First, let's do some SkyPad analysis of the opening goal. A deflected cross fell to Chris Wood and all seems rather simple. But, from the first screenshot, below, we note two things.
At this stage of the play, the visitors have been stretched somewhat by a Leeds left-to-right play from a throw in, drawing the four-man defence wide and allowing Joey van den Berg to slot in as Luke Moore and Tyler Blackett press the ball. However, the Royals are immediately rather deep and the red box, above, shows the area where a ball can be played to evade VDB, Paul McShane, and the static Roy Beerens. The blue box, similarly, shows where a ball can be played to Kemar Roofe, who's goalside of VDB.
The Dutchman is caught in no man's land, here. On the wrong side of Roofe and running towards goal, preventing him from clearing pretty much any ball not played directly between him and Roofe. McShane, likewise, should theoretically have the grasp of his man, Wood, but is running towards goal to make up for lost time. It's on the proviso that he can force the striker to play with his back to goal upon receiving the ball, but that's not what happens.
As we see, the ball is played into the red box, McShane is too far from Wood, VDB wrongfooted, and Chris Gunter only now coming into shot after marking for the aforementioned throw-in. A lucky deflection? Perhaps. The fact being that Reading were caught out by a quick play-the-ball.
Did the luck desert Reading?
One of the discussions floating around after Dom Samuel's soft penalty against Bristol City, as well as Beerens' various deflected strikes, surrounded Reading being 'lucky'. Well, judge for yourself if Gunter's foul is a penalty...
The crucial thing about luck, for me, is control and quality. A player can control the quality of a run, tackle, or shot, but they cannot control how the opposition reacts exactly, or how the referee reacts. Here, Gunter's made a pretty tame tackle but it's not a particularly brilliant one. Luck, however, deserts him as the referee decides it's a penalty. On another day, with another referee, Gunter gets a bit luckier, and it's not a penalty. These types of call are not something you can fully control, it's the luck of the moment, just like the one that went Reading's way against Bristol.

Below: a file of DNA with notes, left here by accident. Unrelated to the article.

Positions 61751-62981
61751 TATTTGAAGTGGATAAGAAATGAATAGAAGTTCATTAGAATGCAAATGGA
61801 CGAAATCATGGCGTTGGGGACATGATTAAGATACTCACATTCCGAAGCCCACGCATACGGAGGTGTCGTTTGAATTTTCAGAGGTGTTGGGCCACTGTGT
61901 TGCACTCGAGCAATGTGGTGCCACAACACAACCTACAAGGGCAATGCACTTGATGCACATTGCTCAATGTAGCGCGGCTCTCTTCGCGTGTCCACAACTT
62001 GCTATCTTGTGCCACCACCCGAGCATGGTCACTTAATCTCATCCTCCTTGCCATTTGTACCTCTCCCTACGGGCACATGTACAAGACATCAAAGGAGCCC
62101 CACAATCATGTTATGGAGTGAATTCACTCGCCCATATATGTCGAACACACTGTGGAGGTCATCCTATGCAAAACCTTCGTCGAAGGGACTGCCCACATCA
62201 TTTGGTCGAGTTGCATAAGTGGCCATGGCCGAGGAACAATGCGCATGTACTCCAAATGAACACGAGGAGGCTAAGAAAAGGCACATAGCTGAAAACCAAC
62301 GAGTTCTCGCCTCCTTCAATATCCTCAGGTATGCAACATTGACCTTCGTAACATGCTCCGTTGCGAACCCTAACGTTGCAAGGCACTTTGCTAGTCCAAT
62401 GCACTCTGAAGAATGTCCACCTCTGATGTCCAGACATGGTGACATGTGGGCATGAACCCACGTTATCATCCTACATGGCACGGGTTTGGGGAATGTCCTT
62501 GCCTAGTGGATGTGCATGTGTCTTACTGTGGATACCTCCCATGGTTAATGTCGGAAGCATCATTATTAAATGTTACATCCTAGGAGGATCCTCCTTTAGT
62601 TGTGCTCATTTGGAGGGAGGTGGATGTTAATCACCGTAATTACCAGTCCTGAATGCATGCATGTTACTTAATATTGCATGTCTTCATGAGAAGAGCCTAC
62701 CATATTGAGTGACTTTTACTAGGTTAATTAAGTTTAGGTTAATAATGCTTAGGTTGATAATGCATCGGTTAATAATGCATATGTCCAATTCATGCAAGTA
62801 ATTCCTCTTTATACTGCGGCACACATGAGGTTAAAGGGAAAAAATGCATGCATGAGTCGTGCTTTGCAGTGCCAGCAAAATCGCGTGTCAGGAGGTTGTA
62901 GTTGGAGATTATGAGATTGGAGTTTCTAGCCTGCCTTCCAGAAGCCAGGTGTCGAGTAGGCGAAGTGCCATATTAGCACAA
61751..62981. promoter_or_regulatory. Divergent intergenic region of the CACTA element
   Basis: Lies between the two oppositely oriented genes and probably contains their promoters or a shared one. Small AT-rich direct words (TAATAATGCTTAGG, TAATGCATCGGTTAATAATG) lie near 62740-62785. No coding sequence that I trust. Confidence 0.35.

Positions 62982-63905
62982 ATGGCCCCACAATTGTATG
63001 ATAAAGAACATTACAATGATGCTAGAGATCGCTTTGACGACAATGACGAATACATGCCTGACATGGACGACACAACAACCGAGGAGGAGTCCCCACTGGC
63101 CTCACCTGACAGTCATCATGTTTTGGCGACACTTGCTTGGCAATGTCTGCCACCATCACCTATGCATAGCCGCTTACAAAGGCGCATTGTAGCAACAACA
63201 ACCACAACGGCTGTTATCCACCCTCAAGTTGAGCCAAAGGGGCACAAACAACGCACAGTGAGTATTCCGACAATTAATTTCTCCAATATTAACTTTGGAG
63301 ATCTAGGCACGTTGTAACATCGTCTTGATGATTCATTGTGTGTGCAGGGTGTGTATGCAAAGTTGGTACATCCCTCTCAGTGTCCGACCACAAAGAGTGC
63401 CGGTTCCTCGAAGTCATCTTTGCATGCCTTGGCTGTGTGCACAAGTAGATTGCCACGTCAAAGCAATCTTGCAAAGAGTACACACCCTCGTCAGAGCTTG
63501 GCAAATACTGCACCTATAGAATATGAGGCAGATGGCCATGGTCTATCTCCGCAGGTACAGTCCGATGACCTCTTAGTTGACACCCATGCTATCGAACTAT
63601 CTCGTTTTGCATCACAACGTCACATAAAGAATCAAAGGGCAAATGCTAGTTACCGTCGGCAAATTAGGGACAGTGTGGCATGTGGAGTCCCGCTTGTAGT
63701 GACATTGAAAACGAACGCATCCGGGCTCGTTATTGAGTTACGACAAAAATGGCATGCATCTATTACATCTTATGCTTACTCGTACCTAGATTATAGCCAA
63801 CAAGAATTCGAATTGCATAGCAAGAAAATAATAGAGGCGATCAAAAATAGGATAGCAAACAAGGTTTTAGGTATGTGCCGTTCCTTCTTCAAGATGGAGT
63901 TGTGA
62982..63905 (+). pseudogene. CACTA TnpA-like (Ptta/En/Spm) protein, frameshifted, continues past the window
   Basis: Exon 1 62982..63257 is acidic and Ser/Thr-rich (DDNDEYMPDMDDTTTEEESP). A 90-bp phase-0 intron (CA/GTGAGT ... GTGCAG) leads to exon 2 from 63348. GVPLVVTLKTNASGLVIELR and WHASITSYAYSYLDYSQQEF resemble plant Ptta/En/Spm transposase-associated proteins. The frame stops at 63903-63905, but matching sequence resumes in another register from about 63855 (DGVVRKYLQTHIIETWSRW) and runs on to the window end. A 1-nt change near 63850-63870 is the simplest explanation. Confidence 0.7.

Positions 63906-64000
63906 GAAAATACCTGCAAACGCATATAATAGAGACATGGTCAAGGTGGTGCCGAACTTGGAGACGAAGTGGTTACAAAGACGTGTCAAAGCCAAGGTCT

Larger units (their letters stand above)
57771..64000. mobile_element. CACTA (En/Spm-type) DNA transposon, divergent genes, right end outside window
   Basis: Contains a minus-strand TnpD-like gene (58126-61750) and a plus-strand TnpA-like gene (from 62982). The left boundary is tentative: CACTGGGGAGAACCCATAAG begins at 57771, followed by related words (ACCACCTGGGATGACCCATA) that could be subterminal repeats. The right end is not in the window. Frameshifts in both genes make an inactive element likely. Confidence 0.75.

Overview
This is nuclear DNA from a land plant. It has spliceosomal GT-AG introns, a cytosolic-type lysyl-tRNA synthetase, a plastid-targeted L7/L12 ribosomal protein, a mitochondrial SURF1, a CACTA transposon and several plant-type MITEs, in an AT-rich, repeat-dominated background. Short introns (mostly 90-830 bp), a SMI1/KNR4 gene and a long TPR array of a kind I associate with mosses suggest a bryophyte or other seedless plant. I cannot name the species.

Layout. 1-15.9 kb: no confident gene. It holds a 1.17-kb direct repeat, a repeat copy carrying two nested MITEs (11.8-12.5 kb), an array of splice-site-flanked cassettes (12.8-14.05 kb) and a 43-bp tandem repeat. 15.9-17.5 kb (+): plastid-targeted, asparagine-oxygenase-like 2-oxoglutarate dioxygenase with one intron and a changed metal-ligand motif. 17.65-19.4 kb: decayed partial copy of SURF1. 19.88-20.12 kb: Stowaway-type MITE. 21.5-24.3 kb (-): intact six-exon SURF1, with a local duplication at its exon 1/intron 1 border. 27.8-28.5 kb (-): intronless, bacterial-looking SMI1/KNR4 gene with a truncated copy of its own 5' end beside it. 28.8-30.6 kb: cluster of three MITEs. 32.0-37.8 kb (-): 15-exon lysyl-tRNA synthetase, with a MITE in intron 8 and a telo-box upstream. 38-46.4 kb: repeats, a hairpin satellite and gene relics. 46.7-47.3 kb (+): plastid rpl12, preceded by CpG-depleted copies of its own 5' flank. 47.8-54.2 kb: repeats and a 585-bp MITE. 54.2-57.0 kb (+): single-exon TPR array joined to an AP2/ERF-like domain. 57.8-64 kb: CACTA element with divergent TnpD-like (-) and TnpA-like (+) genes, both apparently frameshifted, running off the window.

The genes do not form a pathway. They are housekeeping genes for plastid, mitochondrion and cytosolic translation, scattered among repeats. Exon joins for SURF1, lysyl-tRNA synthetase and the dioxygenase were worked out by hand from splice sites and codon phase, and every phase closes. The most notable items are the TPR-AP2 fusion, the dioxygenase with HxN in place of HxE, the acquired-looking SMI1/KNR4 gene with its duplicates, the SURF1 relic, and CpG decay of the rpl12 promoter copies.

One key statistic hanging over the Royals is that they've lost six and drawn only three of their last nine league games when falling behind. Jaap Stam needs to address this, and one call has been to develop a plan b, away from his intricate, slower build-up, style of play. Below, we have the visitors' pass map from Elland Road. All of those red arrows are short passes (as opposed to lobs up field) that failed.
You may notice how there are quite a lot, and that's no surprise for a side possessing 77% of the ball in a Championship game. It's fair to say that it's strong evidence of our style refusing to relent despite playing 70 minutes at 1-0 down. A few more features jump out at me; firstly, we rarely lost the ball in our own half by knocking it around. A good thing, but also down to Leeds' comfortable deep defending.
More pertinent, I feel, is the creativity and intent lacking in completing the final killer ball; only two failed passes went from outside their box to inside it (alongside eight successful attempts, none of which were towards the centre of the area). For all our intricate play, it's just didn't get us into threatening, goalscoring positions.
Samuel v Kermorgant
Despite being an academy product, the figures have proved to read as every reason why Stam should drop Samuel for Yann Kermorgant post-haste. The Frenchman played exactly half the minutes as his teammate on Tuesday night, and yet he had more touches (14 to 11), won more aerial balls (2 to 0), and made the same number of passes (7). It might be time for the young forward's run in the starting XI to come to an end.
Stats from WhoScored and Squawka, screenshots from Reading FC YouTube, gif from Giphy, and my lunch from Lidl.